The Nijntje Principle for Measurable Goals

November 5, 2015 by Stacey Barr

Nijntje, or Miffy as she is known in English-speaking countries, is the little rabbit character who is drawn with only a few simple lines and primary colours. Yet she’s meaningfully recognisable as a little rabbit. She doesn’t need any more detail to be meaningful. But any less detail and she looks incomplete. Goals that are meaningfully measurable are just like Nijntje.

Nijntje

Edward Tufte’s data-ink ratio is the Nijntje principle applied to data visualisations, demonstrated beautifully by Stephen Few over at perceptualedge.com.

Of course, we don’t create goals with lines or data, but rather with words. The most meaningfully measurable goals are written with the fewest words possible, that convey the clearest meaning. Maximise your meaning-word ratio.

Here are two tactics to maximise the meaning-word ratio of your goals.

Tactic 1: Replace weasel words with more precise and sensory-descriptive words.

Weasel words give goals the quality of abstract drawings, like Black and Violet by Wassily Kandinsky.

The problem with weasely and abstract goals is that their meaning is wide open to interpretation. That means there is no focus, no alignment, and almost certainly no forward progress in a unified direction. Goals are supposed to give us focus on priorities, alignment of effort, and progress toward our desired future state.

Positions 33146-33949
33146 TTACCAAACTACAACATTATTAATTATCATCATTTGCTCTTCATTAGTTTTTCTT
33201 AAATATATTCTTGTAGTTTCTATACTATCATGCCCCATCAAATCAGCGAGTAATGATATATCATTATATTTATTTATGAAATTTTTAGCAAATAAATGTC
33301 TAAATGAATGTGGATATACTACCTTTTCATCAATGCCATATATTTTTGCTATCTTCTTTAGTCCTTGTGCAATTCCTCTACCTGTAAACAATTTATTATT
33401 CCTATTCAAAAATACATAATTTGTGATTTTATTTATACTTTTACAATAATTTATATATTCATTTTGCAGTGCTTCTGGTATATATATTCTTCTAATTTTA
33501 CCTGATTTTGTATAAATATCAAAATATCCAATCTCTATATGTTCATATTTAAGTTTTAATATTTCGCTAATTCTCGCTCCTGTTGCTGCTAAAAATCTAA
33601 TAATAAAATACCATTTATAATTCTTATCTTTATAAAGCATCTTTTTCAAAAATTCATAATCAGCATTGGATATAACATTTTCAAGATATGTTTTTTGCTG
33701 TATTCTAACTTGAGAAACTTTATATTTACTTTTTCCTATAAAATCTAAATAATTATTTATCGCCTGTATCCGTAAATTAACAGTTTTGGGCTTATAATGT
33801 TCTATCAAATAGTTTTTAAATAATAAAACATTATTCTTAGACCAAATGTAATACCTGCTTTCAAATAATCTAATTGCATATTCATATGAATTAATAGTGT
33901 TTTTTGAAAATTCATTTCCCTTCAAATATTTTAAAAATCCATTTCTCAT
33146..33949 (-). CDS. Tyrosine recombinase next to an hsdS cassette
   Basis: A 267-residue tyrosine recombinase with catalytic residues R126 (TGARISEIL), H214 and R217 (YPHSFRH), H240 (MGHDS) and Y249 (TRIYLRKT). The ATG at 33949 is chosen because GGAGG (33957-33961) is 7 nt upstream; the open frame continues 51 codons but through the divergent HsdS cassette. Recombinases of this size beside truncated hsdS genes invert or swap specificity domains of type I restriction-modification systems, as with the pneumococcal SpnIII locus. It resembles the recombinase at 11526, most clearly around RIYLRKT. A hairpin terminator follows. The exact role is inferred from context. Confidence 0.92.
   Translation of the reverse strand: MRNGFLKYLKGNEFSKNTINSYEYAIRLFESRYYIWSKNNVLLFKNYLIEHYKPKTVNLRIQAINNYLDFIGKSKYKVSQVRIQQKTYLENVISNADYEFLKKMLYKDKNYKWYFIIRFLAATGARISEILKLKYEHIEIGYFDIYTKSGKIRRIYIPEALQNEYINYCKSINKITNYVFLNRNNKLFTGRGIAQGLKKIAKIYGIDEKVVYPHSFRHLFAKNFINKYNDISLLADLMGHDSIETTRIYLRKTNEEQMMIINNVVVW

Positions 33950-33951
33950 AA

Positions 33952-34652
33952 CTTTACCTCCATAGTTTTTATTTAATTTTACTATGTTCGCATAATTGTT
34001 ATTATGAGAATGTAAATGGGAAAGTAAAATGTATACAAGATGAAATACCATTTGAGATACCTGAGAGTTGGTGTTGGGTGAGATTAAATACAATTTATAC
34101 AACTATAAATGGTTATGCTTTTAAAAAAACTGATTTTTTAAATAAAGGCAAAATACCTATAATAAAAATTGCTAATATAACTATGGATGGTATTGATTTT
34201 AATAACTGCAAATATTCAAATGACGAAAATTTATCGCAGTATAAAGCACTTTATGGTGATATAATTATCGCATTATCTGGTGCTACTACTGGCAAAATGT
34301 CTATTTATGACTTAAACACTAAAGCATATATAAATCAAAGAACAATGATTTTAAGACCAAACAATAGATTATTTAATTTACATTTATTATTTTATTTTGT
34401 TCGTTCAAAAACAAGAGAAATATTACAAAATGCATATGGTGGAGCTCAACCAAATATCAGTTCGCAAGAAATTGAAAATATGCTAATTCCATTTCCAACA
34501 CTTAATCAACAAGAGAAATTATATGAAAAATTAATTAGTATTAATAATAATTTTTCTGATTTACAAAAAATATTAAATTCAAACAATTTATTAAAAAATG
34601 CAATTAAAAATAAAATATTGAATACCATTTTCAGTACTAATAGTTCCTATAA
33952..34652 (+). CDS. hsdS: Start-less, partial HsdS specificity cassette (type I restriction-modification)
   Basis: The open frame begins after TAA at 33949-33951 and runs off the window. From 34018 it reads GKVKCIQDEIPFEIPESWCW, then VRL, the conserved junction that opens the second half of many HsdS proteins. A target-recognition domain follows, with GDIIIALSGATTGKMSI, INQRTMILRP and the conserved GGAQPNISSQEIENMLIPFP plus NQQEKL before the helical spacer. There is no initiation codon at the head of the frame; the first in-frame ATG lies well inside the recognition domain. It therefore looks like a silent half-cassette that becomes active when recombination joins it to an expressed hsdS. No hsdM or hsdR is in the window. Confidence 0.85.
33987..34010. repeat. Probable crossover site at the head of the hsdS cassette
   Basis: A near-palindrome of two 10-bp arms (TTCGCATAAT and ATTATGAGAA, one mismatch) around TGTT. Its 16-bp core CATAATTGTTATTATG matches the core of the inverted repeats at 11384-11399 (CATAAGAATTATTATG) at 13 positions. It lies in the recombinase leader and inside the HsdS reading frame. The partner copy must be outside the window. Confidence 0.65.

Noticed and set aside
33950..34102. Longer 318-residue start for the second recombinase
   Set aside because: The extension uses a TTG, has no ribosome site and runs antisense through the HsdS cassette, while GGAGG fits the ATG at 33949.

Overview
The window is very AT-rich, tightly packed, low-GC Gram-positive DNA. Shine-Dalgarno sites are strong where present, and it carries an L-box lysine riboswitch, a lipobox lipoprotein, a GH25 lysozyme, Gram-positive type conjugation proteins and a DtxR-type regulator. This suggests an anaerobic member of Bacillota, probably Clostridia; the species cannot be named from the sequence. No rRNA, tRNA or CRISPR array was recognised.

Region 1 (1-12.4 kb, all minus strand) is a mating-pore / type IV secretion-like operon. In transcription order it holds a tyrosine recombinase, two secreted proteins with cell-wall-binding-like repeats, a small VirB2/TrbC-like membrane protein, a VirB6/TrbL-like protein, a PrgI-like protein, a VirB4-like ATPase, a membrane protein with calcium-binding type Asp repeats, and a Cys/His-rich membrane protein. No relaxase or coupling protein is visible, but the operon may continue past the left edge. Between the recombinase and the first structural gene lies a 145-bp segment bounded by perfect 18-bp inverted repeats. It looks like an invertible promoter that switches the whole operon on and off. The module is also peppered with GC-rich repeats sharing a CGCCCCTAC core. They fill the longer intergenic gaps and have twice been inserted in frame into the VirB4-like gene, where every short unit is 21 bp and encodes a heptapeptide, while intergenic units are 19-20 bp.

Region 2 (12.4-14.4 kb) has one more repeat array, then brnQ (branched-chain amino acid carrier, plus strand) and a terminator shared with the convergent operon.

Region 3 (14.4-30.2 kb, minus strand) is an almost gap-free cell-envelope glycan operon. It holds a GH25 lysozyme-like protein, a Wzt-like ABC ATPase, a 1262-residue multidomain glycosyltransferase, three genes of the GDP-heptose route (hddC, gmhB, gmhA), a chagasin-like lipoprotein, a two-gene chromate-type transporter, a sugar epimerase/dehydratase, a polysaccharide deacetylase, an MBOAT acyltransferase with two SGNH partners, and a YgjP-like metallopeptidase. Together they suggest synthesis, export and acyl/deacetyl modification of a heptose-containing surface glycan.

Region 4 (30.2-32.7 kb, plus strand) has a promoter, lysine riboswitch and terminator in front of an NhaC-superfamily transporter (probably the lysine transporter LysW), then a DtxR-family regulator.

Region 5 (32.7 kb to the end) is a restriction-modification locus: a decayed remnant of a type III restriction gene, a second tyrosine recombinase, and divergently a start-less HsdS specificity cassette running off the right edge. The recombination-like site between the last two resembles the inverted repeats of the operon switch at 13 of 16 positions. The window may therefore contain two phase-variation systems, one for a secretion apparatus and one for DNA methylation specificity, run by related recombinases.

Use the Nijntje Principle and replace the weasel words with language a 10-year old can understand.

Tactic 2: Make each goal about a single performance result.

Too many words give goals the quality of ultra-detailed drawings, like Where’s Wally by Martin Handford.

It takes a long time to find Wally in these drawings. And it takes a long time to find the essential meaning in complex goals (and for some, they never do). Too many words in a goal are a symptom that the goal is really several goals blended together.

Use the Nijntje Principle and tease out complex goals, separate each individual performance result. You might even find they don’t all matter.

Making a goal simple isn’t making it dumb.

Nijntje might be a children’s character, but the Nijntje Principle is anything but childish. If we are serious about achieving our goals, we have to look at the overwhelming evidence that weasel words and complexity really do confuse people and make goals immeasurable. And we have to do what’s needed to change that.

DISCUSSION:

Practice applying the Nijntje Principle to one of your goals, and share it on the blog so we can collaborate!

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  1. Awesome post! I’d add a third – “strip out the how”

    I find way too many goals written with “how the goal will be accomplished” included. The how should be flexible. If the goal isn’t simple and clear we run the risk of focusing on the wrong things and also measuring the wrong things.

    Thanks!

  2. teodoro says:

    Excellent idea to use Kandinsky and Handford drawings. They really convey the message

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